|Jochen's High Voltage Page|
For this vacuum experiment you don´t even need a pump: a cathode ray tube (CRT) from a TV, monitor etc. serves as a "vacuum reservoir". All else you need is a suitable discharge tube, some sealing stuff and a sharp, pointed drill or gimlet. The discharge tube is evacuated by opening a small hole in the CRT, through which most of the air inside the tube is sucked into the very well evacuated CRT.
The discharge tube should be neither too large nor too small, maybe 10-20cm long and 1-3cm in diameter. The larger the vessel, the worse the vacuum. The tube must be sealed air-tight at one end; the other end remains open, with a smooth and flat rim. One or two electrodes should of course be included, preferably at distant ends of the tube. The tube must be strong enough to withstand atmospheric pressure - I recommend clear plastic that doesn´t shatter in case it turns out to be too weak.
The hole through which the tube will be evacuated is pierced through the small metal plate where normally the HV supply is plugged in. For our purposes the plug must be removed, of course. The glass surrounding the plate must be thoroughly cleaned, as well as the rim of the open tube end. Some kind of flat rubber o-ring is attached to the glass, leaving the plate free at the center. Both sides of the o-ring should be covered with silicon caulk or similar stuff.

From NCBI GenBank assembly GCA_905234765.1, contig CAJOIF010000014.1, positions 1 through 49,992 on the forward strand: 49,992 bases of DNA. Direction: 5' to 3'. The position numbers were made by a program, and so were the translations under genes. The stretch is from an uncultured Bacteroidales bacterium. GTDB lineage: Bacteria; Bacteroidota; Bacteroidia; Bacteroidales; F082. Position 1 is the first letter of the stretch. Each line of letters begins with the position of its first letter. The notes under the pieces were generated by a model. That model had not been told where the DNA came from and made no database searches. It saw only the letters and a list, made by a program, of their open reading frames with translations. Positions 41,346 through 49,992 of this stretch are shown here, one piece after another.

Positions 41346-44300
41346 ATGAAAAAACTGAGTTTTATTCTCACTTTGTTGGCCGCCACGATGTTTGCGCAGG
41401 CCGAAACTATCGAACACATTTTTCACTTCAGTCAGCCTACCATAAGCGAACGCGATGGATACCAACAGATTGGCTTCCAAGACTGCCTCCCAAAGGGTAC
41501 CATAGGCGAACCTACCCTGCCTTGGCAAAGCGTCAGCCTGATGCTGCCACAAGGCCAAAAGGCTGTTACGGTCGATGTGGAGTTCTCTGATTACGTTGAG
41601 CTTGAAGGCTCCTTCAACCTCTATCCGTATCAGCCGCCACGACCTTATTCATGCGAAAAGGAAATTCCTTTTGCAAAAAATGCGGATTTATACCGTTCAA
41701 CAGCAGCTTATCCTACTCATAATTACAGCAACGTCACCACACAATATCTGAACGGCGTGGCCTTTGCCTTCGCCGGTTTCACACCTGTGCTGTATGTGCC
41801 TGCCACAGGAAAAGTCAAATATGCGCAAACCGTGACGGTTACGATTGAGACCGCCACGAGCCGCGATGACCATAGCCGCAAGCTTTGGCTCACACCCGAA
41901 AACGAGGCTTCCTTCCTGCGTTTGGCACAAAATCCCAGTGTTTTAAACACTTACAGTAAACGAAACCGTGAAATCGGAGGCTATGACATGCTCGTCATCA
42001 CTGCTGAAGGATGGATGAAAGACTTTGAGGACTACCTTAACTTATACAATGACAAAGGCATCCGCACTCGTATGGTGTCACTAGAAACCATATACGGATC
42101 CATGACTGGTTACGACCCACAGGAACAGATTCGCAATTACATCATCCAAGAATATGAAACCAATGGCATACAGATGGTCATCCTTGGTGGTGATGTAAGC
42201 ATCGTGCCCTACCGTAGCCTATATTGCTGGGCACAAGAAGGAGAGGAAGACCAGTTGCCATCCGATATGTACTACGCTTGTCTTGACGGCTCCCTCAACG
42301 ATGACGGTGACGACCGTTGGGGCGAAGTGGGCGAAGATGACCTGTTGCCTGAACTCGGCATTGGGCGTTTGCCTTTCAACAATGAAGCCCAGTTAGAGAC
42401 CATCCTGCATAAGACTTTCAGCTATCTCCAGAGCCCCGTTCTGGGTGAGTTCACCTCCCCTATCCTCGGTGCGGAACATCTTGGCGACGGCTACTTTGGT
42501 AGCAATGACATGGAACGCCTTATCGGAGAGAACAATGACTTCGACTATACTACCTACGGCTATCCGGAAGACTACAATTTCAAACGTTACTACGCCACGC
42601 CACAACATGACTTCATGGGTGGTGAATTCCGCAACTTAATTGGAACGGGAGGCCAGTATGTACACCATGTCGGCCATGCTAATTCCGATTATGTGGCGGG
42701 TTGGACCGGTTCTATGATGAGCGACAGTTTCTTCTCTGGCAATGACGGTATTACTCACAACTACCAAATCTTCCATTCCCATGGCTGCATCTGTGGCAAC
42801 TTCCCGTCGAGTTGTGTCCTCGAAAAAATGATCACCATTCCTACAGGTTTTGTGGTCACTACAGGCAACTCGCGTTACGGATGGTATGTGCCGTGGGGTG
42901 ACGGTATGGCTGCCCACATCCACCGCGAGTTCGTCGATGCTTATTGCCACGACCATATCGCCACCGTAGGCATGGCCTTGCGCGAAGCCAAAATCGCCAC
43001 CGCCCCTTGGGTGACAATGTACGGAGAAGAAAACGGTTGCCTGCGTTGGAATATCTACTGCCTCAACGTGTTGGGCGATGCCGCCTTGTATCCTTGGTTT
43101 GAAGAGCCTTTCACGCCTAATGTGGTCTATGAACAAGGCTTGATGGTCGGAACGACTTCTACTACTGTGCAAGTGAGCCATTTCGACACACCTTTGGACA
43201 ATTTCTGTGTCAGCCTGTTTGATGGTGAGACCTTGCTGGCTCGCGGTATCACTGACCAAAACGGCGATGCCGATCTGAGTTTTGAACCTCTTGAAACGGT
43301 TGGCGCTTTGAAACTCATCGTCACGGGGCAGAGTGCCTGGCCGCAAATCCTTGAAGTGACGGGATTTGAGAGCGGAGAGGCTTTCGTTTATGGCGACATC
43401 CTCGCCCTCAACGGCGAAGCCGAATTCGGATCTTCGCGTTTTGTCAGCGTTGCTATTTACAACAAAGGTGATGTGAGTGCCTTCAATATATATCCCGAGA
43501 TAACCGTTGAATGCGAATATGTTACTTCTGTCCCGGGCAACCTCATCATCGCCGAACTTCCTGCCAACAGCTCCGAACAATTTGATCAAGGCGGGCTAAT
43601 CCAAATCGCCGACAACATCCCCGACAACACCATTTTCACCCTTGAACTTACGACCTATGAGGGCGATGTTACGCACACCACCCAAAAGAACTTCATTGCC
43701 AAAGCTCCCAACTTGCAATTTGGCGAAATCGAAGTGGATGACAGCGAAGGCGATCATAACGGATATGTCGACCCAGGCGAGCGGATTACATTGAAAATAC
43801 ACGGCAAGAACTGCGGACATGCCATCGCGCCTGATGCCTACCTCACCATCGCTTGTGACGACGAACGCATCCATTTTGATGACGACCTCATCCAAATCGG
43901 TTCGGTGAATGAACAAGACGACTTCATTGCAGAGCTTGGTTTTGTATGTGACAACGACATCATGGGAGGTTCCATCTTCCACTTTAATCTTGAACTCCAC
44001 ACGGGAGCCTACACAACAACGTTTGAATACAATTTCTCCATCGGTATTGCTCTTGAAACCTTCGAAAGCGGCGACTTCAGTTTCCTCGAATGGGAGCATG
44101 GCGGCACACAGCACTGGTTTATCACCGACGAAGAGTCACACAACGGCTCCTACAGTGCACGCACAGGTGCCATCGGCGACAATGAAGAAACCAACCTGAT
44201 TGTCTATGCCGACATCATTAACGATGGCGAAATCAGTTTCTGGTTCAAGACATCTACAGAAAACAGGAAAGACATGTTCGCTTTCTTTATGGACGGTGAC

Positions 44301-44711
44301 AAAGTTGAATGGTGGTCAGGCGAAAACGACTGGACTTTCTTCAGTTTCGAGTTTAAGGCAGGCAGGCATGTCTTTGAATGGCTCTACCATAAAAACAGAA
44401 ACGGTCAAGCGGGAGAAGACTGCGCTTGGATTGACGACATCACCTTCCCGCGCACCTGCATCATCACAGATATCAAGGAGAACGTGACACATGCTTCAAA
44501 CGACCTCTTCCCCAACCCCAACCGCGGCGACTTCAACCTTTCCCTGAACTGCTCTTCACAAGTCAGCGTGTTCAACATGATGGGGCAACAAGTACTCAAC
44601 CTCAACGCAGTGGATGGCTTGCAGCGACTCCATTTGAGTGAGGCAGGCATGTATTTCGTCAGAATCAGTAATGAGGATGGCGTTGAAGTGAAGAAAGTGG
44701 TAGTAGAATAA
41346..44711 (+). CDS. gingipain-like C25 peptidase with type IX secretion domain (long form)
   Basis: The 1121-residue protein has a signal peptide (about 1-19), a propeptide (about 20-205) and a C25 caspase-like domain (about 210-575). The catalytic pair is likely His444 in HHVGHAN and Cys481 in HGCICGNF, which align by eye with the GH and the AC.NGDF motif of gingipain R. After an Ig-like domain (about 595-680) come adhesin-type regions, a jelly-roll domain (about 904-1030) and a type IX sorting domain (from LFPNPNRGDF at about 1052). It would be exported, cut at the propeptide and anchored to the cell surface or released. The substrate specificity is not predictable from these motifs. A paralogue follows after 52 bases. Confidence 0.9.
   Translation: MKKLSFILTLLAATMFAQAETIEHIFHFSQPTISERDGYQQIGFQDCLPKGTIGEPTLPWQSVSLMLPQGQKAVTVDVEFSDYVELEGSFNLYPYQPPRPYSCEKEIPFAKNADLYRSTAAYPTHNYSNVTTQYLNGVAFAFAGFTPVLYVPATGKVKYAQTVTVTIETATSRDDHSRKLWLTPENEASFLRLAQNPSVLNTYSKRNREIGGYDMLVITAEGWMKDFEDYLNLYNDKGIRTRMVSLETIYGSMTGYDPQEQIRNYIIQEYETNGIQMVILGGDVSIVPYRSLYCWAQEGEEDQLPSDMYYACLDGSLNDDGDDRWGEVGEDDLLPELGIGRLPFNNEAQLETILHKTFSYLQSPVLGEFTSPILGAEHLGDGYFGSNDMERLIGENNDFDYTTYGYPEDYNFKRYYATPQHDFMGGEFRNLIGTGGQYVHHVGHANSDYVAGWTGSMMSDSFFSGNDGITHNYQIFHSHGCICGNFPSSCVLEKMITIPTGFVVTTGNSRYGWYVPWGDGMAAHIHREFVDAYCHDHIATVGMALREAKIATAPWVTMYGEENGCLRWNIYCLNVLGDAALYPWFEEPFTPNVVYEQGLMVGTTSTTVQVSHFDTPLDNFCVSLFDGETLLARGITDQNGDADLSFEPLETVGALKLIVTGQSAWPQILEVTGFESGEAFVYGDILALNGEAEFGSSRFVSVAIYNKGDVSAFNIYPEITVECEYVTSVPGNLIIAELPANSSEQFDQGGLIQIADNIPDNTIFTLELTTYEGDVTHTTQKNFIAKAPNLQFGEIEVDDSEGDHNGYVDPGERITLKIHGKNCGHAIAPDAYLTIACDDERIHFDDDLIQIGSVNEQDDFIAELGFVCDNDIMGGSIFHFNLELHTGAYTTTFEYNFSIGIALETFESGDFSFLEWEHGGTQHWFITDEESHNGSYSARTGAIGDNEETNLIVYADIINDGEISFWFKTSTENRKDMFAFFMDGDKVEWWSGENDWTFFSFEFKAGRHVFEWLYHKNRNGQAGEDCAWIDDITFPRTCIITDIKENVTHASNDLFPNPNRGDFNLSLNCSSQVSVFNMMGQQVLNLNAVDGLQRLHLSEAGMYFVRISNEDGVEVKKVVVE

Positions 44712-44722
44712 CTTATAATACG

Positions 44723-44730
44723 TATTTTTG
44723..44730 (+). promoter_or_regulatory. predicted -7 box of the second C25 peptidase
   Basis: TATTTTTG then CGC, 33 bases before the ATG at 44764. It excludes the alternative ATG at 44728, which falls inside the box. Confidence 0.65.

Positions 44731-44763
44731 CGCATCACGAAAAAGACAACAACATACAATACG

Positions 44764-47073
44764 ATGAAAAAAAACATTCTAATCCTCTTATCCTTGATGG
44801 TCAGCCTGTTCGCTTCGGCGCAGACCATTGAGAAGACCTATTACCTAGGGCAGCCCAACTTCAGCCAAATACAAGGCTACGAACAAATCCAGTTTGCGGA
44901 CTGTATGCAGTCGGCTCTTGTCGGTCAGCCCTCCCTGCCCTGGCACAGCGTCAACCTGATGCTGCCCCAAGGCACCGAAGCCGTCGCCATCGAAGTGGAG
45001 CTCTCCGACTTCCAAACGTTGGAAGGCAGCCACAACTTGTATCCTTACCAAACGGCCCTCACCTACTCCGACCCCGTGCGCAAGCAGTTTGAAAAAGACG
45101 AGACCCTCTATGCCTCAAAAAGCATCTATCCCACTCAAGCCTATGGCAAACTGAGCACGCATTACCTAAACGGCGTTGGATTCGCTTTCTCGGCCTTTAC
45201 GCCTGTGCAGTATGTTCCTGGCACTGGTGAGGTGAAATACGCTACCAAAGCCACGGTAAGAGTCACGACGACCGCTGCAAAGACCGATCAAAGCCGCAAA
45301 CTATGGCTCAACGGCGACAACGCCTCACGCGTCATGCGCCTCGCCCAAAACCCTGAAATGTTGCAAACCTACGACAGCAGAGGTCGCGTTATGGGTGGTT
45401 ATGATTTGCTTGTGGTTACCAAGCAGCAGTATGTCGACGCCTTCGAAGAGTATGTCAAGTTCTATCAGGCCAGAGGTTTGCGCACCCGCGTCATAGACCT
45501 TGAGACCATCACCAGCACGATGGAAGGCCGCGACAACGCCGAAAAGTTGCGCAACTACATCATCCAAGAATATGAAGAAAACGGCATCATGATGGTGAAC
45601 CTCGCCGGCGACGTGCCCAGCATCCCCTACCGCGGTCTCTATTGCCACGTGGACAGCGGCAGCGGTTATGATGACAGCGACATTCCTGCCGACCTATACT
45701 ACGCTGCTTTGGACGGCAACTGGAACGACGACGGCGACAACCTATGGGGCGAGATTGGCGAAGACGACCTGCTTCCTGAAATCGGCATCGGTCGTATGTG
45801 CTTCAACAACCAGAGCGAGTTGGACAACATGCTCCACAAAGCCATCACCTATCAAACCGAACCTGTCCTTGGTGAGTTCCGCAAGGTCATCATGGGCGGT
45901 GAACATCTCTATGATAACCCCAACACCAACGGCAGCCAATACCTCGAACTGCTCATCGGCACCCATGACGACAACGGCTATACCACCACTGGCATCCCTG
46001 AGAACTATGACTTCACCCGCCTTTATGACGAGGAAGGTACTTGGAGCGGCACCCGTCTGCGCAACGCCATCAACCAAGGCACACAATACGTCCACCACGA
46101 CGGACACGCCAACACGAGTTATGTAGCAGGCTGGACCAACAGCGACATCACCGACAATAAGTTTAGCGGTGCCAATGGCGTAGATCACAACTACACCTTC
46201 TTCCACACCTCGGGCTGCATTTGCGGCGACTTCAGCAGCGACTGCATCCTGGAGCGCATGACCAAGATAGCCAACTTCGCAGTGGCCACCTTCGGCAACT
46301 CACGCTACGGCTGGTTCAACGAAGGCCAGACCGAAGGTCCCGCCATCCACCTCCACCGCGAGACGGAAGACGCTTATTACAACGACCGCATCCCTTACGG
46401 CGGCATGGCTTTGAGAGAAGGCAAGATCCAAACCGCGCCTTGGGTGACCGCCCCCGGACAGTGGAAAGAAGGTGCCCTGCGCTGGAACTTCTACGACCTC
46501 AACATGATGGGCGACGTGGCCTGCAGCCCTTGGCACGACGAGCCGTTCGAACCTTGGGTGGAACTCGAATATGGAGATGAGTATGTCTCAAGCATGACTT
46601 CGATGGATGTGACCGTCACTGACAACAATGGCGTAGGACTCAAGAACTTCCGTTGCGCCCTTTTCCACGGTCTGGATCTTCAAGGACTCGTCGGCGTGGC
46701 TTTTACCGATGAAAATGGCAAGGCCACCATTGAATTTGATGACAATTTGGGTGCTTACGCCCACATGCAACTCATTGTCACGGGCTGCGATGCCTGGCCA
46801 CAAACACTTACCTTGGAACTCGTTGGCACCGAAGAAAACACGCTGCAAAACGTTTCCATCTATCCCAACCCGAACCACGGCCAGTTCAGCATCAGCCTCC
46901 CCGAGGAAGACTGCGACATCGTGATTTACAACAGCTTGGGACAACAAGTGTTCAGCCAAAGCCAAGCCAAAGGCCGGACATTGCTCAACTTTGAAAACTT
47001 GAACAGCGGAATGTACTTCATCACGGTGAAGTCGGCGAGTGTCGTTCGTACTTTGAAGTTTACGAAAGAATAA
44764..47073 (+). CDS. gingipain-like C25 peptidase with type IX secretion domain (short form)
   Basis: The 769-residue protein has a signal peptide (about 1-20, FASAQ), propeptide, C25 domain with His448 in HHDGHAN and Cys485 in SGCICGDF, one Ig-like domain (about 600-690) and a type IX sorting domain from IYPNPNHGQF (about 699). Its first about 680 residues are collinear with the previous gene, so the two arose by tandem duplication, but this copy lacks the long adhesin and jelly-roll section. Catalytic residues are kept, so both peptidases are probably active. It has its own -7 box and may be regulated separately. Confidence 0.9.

When seal and tube are ready, slowly work a small hole through the plate using a sharp gimlet. As soon as you hear air rushing in, quickly press the tube with the open end onto the rubber seal and hold in place for a few minutes. After that, the atmospheric pressure should hold it. Use more silicon to attach the tube firmly to the CRT glass.
|Discharge tube attached to CRT. There are two electrodes, the big one to the right and another, smaller one (not visible) near the left end of the tube. The tube is already evacuated, but no voltage present.|
Now you can start to experiment, and you should problably, as the tube might not be sealed too well and draw air slowly. With a few kV between the electrodes (or one electrode and one of the pins of the CRT socket), a nice purple glow discharge should develop inside the tube. Be careful not to overheat the tube with too much current. The best vacuum achievable with this method is in the order of 1 Torr or 1mBar, depending on the volume of the discharge tube compared to the CRT.
Glow discharge.Larger version
|The CRT is under vacuum and may implode. Be careful not to damage the glass, not even make a small scratch. Wear safety googles, protect your body with thick clothing, especially hands and face.|
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